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Networks on Networks

The physics of geobiology and geochemistry
Allen G Hunt, Stefano Manzoni


Order from chaos is simultaneously a mantra of physics and a reality in biology. Physicist Norman Packard suggested that life developed and thrived at the edge of chaos. Questions remain, however, as to how much practical knowledge of biology can be traced to existing physical principles, and how much physics has to change in order to address the complexity of biology. Phil Anderson, a physics Nobel laureate, contributed to popularizing a new notion of the end of "reductionism". In this view, it is necessary to abandon the quest of reducing complex behavior to known physical results, and to identify emergent behaviors and principles. In the present book, however, we have sought physical rules that can underlie the behavior of biota as well as the geochemistry of soil development. We looked for fundamental principles, such as the dominance of water flow paths with the least cumulative resistance, that could maintain their relevance across a wide range of spatial and temporal scales, together with the appropriate description of solute transport associated with such flow paths. Thus, ultimately, we address both nutrient and water transport limitations of processes from chemical weathering to vascular plant growth. The physical principles guiding our effort are established in different, but related concepts and fields of research, so that in fact our book applies reductionist techniques guided by analogy. The fact that fundamental traits extend across biotic and abiotic processes, i.e., the same fluid flow rate is relevant to both, but that distinctions in topology of the connected paths lead to dramatic differences in growth rates, helps unite the study of these nominally different disciplines of geochemistry and geobiology within the same framework. It has been our goal in writing this book to share the excitement of learning, and one of the most exciting portions to us has been the ability to bring some order to the question of the extent to which soils can facilitate plant growth, and what limitations on plant sizes, metabolism, occurrence, and correlations can be formulated thereby. While we bring order to the soil constraints on growth, we also generate some uncertainties in the scaling relationships of plant growth and metabolism. Although we have made a first attempt to incorporate edaphic constraints into allometric scaling, this is but an initial foray into the forest.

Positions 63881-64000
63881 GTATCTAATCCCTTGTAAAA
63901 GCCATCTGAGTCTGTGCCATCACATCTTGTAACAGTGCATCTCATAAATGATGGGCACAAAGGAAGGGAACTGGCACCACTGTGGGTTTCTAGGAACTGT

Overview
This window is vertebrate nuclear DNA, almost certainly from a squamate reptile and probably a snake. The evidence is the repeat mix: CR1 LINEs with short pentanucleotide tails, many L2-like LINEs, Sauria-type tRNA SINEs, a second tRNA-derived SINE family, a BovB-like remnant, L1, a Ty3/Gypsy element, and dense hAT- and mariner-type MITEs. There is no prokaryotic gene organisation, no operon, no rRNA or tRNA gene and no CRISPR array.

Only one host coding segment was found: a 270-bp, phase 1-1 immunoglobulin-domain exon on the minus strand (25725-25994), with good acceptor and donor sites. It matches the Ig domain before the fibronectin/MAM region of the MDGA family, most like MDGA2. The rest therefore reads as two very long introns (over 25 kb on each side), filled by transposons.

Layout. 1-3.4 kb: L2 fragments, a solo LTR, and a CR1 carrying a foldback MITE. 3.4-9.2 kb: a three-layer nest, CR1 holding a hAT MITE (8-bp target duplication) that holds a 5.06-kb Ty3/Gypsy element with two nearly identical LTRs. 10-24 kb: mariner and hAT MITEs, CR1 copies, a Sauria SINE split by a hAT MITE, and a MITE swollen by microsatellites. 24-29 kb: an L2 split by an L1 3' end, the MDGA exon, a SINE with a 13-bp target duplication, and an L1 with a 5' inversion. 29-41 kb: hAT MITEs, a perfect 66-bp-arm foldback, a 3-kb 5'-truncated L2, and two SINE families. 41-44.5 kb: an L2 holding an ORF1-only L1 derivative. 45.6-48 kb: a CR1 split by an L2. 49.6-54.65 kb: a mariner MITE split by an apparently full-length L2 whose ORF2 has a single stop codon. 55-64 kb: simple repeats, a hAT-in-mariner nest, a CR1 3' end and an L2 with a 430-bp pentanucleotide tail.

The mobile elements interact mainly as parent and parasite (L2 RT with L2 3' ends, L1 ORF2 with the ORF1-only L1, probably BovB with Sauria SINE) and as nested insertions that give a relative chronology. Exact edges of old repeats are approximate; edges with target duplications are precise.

About Editors

Allen Hunt was trained as a physicist in the application of percolation theory to transport in disordered systems. Post-doctoral experience in soil physics, geomorphology, and hydrology acquainted him with a series of difficult physics problems in porous media, particularly those of soil formation and soil processes. Stefano Manzoni graduated magna cum laude in Environmental Engineering from Politecnico of Torino (Italy) in 2004. He moved to Duke University to pursue a PhD in Hydrology in the Department of Civil and Environmental Engineering.

Table of Contents

Table of Contents: Introduction / Percolation Theory, the Effective-Medium Approximation, and Upscaling / Physical, Hydraulic, and Conduction Properties in Porous Media Using Percolation / Solute Transport in / Soils and Other Heterogeneous Porous Media / Water transport in plants / Allometric scaling and metabolism / Edaphic Constraints: The Role of the Soil in Vegetation Growth / Revisiting the Gaia hypothesis


Paperback ISBN: 9780750328128

Ebook ISBN: 9781681741598

DOI: 10.1088/978-1-6817-4159-8

Publisher: Morgan & Claypool Publishers


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